Debate over whether it's cheaper to leave heating constantly on has been solved
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As we head into the coldest months of the year, there's no doubt that fights over the thermostat are set to resume imminently.
But what's the best way to stay cosy while keep our energy use, and therefore energy bills, as low as possible? Is it better to crank the heating up as and when we need it or should we leave the thermostat on all the time but at a much lower level?
The team at MoneySavingExpert admits that the issue isn't completely 'clear-cut' and says the most economical option largely depends on the amount of energy your particular home needs.
Having researched all of the options, the experts shared a blog post breaking it all down for us.
Saying the topic is a 'hotly debated one', the MSE team wrote: "According to experts at the Energy Saving Trust, the idea it's cheaper to leave the heating on low all day is a myth.
"They're clear that having the heating on only when you need it is, in the long run, the best way to save energy, and therefore money."
A timer's best as your thermostat turns your heating on and off to keep your home at the temperature you set.
"The key thing to understand here is that it's all about the total amount of energy required to heat your home.
"It's a given that a certain amount of energy is constantly leaking out of your home (how much will depend on how good your insulation is).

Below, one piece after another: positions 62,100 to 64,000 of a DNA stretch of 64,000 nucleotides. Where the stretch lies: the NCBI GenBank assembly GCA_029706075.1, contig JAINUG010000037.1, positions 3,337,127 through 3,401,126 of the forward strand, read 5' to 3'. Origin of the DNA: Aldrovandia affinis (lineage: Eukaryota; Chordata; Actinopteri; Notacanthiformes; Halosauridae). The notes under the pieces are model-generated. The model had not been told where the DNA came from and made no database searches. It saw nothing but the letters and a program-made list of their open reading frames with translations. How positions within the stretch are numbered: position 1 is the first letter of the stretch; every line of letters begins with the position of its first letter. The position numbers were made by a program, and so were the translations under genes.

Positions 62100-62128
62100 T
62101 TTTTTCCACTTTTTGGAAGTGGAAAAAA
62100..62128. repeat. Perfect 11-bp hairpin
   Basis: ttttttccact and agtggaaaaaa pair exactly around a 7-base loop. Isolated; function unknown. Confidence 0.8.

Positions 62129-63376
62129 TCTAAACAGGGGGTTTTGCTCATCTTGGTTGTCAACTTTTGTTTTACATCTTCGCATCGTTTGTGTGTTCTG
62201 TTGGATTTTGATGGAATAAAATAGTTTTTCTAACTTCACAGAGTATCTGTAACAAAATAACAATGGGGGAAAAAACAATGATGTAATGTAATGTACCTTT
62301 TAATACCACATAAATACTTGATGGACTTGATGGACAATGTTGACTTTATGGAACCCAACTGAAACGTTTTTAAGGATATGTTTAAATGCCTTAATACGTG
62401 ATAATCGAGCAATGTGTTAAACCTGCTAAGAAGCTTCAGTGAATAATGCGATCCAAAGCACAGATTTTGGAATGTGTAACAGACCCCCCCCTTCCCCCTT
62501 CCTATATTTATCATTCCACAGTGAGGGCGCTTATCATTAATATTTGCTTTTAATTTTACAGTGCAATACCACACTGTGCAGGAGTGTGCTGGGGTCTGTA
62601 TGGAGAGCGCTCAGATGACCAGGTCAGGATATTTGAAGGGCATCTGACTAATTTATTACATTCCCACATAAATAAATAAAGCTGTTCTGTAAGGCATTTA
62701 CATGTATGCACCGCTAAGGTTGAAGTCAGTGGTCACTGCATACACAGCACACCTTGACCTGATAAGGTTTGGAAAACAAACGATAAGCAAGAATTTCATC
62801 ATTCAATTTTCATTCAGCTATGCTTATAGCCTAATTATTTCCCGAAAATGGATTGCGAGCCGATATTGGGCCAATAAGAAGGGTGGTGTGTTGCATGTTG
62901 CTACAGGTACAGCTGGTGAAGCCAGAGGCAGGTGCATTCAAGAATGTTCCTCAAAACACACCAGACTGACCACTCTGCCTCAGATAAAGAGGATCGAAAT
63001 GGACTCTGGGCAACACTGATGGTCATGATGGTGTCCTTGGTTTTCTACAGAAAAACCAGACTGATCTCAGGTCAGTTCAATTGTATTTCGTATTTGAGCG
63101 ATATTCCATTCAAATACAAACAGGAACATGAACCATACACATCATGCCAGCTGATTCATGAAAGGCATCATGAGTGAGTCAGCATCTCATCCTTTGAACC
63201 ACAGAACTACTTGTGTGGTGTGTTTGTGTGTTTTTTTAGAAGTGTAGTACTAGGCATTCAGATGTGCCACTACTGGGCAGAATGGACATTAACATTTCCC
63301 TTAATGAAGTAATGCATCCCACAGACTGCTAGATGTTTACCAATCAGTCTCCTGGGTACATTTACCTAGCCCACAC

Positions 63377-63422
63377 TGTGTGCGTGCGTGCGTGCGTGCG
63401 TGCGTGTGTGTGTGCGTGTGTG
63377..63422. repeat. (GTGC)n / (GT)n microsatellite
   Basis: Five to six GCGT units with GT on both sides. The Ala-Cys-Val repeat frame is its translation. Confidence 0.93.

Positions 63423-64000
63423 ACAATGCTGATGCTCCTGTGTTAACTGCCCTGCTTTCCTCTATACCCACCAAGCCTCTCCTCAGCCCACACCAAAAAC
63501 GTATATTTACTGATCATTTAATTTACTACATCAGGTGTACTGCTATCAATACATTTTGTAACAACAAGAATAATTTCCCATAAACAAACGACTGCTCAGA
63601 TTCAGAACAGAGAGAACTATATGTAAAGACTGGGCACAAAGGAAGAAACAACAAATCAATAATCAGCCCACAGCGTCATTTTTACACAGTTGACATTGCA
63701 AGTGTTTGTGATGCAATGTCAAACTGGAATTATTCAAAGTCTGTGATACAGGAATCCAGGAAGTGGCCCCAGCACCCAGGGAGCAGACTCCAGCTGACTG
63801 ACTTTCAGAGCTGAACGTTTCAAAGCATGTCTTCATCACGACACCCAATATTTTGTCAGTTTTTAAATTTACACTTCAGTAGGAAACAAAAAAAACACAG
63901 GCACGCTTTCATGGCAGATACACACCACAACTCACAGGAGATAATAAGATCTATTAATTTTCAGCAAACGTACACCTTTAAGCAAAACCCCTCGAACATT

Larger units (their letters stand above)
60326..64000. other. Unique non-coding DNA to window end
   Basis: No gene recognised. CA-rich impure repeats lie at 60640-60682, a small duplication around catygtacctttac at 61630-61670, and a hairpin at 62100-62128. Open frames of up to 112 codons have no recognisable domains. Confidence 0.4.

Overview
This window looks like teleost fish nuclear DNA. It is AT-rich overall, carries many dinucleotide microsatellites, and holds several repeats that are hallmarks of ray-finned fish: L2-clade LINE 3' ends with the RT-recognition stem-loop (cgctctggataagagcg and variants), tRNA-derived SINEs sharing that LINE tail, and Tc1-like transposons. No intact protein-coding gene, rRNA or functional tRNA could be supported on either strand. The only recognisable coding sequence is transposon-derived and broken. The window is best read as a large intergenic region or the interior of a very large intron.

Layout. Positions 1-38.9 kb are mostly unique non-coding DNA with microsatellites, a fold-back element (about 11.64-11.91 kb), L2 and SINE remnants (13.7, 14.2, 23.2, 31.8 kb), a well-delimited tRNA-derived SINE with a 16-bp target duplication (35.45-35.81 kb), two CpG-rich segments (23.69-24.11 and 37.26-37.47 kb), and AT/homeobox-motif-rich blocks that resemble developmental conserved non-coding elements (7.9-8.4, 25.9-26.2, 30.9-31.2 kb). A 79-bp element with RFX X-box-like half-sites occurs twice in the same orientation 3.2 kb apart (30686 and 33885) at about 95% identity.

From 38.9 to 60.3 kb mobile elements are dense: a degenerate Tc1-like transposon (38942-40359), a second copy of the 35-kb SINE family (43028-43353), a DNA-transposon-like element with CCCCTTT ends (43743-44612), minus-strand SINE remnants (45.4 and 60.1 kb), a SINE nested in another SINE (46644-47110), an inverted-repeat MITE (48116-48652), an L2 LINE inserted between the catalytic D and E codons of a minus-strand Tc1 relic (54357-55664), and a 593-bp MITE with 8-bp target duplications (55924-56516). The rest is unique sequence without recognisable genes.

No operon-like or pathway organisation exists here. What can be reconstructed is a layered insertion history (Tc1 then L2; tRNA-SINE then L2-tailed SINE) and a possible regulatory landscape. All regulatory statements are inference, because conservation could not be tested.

"The Energy Saving Trust says if you're keeping the heating on all day you're losing energy all day, so it's better to heat your home only when you need it.
"However, it's not quite that clear-cut. Some specialists disagree - and argue you should keep the heating on constantly for an entirely different reason.
"They advocate keeping the heating on low all day, turning all radiator valves up to the max and the boiler down to the minimum, and say the problem with turning the heating on and off is that every time it's turned off, condensation collects within the walls.
"This condensation can help conduct heat outside the home, they say - meaning you leak heat more quickly and so will use more energy as a result."
They also took into account what consumers were saying over on the MSE forum, adding: "Some complain only having the heating on when required risks you being cold, as it takes time to heat up homes.
"That may be true, but this is a MoneySaving site, so we're focused on cost.
"As a balance, you could switch the timer on a little earlier, so the house will be warm when needed, but you're not pumping out energy all day."